Upon eating your favorite source of protein, food travels to your stomach before entering your small intestines (See Figure 4)8. In each of these locations proteins are broken down by various enzymes into amino acids which are then absorbed by the cells of the intestinal wall known as enterocytes. Within the enterocytes, some, but not all, of the amino acids are metabolized before heading to the liver via the hepatic portal vein (Hepatic = Liver).

Once reaching the liver, amino acids can be used for energy, synthesized into proteins/carbs/fat, held for other purposes or released into systemic circulation.8 If broken down for synthesis of carbohydrates or fat, nitrogen is stripped off the amino acid and eventually finds itself entering into the urea cycle; This prevents the toxic buildup of the metabolic waste product known as ammonia9. The end product of this cycle, urea, is then excreted from the body with one’s urine. As seen in Figure 5, the NO amino acids play a key role in this process as they’re inter-converted from one another via the following enzymes: Arginase (ARG), Ornithine carbamotransferase (OCT); Arginosuccinate synthetase (ASS); Arginosuccinate lyase (ASL).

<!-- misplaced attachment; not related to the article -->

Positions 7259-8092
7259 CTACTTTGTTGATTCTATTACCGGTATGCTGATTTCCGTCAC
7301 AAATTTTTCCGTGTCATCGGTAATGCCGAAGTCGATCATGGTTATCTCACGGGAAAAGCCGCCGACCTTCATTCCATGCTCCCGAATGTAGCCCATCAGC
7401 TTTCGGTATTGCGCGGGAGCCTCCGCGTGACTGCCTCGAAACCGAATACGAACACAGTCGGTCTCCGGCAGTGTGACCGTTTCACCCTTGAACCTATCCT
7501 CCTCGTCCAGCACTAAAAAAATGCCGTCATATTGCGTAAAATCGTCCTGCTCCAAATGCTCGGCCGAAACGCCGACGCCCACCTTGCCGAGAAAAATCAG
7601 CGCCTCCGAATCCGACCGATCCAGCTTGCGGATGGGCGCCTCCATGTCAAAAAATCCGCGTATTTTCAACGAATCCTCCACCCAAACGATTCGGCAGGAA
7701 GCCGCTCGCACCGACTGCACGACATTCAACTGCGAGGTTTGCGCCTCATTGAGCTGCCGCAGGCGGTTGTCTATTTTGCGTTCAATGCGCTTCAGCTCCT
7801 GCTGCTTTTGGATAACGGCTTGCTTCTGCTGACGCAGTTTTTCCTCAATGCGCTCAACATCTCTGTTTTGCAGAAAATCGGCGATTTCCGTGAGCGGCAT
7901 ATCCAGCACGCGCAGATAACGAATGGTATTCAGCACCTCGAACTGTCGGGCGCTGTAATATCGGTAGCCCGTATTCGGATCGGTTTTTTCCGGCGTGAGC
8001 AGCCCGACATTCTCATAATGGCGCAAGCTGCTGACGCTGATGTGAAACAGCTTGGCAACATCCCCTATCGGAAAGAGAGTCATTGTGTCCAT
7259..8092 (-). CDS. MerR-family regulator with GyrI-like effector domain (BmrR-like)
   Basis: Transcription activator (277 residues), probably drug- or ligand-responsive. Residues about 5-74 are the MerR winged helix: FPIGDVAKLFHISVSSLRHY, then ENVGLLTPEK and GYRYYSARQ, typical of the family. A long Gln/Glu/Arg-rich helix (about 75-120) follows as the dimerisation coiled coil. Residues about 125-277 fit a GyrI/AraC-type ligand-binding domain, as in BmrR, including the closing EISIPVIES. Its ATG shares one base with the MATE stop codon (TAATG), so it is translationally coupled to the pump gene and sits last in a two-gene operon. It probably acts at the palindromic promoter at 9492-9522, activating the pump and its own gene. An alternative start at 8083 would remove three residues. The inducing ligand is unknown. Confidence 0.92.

Figure 5.The Urea Cycle is responsible getting rid of excess nitrogen in the body. NH2 = Amino groups; ARG = Arginase; OCT = Ornithine carbamotransferase; ASS = Arginosuccinate synthetase; ASL = Arginosuccinate lyase. Image created by Sean Casey